“The resultant welter of narrowly defined projects and services does little to improve the overall ability of researchers to accomplish their primary goals, or drastically simplify their working lives, and so the transition to open is occurring at only a modest rate. The frustration this engenders amongst the open activists leads them to resort almost exclusively to political tools, the aim being to coerce the adoption of various ugly ducklings which, with luck and sufficient prayer, might over time develop into some kind of beautifully open research communications swan – but equally well might not. 

To adopt another metaphor, the approach to reaching openness pursued to date, and exemplified by Plan S, could be compared to an attempt to replace a plane’s fuselage whilst the plane is in mid-air. But rather than attempting massive ‘in-flight re-engineering’ of the existing scholarly communications system, which risks creating as many new problems as it solves, it would seem sensible to do what one does in any information systems project involving wholesale change: build a pilot of the new system which can be run alongside the existing system. Once the new system is proven, the old system can be retired. It would not be premature, after several decades of mudslinging, politicking and piecemeal tinkering, for interested stakeholders now to attend as a practical matter to the development of a parallel academic publishing infrastructure. I’m thinking here of a unified, global, end-to-end system that enabled authors to submit, with a single click, research outputs into a single academic content space, which would be indexed and clustered to enable readers to find content effortlessly according to multiple criteria.”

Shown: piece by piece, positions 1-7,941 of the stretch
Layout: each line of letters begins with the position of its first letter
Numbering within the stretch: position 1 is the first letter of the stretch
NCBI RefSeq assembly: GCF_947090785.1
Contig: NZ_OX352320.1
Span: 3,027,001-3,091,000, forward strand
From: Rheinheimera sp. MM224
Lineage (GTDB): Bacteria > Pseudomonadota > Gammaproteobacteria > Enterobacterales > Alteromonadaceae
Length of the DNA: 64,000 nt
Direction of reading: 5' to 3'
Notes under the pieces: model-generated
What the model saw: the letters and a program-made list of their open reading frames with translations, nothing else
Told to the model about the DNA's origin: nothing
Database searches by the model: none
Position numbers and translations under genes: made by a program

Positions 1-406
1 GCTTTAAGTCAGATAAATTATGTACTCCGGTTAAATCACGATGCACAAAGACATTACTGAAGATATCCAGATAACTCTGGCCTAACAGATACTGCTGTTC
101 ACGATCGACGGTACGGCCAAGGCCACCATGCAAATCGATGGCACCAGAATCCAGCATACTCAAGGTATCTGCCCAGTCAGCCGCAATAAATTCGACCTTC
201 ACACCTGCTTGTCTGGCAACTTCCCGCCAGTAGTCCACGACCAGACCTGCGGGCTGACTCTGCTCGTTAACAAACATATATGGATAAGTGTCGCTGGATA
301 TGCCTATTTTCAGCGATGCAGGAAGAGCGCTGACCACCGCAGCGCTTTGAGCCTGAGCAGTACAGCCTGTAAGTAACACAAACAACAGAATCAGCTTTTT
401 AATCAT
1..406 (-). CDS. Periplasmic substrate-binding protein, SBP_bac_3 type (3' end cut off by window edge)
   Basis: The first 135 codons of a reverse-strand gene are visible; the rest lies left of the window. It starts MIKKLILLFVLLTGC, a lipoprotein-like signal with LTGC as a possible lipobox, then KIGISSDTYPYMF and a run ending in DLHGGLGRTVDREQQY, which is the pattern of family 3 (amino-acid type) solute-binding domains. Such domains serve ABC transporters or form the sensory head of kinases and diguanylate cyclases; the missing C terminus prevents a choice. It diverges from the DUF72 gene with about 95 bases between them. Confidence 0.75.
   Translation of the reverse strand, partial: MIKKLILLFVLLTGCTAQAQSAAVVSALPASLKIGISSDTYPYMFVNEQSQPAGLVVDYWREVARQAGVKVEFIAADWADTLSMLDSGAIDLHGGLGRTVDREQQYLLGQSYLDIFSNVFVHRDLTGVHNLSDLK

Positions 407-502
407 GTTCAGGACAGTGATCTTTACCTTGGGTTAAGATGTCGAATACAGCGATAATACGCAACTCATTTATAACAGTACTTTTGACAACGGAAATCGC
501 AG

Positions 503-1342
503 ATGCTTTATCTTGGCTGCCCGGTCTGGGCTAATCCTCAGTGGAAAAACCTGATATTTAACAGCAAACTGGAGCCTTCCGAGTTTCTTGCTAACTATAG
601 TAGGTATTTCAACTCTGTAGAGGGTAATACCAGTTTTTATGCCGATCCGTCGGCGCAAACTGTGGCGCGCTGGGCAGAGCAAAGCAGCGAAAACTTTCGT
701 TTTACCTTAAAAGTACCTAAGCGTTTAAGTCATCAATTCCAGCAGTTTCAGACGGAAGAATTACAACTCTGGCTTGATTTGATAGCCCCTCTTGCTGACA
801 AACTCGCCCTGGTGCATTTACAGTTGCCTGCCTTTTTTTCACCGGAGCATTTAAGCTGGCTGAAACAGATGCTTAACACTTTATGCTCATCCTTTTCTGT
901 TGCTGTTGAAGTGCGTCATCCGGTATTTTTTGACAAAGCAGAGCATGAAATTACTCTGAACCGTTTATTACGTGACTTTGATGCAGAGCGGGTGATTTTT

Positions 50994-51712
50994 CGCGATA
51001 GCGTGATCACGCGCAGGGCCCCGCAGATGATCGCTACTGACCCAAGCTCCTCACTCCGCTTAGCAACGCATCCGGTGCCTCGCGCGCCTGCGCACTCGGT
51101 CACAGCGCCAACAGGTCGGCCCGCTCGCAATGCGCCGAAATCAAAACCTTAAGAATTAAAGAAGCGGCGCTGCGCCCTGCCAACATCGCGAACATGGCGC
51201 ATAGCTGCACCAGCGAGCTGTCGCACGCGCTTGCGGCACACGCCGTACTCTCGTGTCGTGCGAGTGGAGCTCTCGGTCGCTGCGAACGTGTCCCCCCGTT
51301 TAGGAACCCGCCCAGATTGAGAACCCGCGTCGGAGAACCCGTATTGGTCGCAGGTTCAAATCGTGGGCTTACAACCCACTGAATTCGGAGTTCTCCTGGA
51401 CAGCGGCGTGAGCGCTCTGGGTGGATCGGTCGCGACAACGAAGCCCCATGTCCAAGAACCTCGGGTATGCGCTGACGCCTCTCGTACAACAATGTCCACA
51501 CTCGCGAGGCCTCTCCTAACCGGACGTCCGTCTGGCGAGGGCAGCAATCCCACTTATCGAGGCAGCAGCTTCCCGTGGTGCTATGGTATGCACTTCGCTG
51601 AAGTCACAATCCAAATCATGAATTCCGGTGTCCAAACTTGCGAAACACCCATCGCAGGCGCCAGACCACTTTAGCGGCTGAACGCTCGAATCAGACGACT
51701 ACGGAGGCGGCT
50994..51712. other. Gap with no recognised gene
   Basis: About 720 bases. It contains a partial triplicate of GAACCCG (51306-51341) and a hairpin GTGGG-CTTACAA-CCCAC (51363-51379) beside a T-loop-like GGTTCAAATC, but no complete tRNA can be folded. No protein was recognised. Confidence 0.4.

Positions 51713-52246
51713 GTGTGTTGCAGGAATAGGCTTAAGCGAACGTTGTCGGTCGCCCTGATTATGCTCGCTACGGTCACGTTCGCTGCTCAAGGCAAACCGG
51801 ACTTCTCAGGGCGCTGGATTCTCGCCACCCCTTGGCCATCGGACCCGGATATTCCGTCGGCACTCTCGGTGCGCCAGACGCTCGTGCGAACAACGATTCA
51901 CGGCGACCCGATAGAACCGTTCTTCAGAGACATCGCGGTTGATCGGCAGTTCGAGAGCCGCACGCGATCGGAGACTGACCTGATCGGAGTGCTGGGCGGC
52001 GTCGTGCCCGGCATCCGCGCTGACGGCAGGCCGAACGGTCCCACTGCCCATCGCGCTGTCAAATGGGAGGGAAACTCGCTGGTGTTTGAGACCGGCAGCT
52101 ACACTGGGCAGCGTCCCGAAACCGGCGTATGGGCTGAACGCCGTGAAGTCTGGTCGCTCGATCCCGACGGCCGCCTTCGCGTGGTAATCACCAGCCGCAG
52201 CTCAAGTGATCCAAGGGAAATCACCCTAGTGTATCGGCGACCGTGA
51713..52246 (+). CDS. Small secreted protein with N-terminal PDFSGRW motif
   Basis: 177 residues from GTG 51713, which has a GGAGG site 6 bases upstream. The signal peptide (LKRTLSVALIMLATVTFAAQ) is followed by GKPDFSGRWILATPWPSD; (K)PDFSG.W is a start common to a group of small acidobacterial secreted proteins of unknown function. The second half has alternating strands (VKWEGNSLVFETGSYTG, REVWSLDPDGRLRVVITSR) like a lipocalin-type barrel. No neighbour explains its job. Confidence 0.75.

After a golden age and a lost decade, where next for academic digital publishing? | Zenodo

“The resultant welter of narrowly defined projects and services does little to improve the overall ability of researchers to accomplish their primary goals, or drastically simplify their working lives, and so the transition to open is occurring at only a modest rate. The frustration this engenders amongst the open activists leads them to resort almost exclusively to political tools, the aim being to coerce the adoption of various ugly ducklings which, with luck and sufficient prayer, might over time develop into some kind of beautifully open research communications swan – but equally well might not.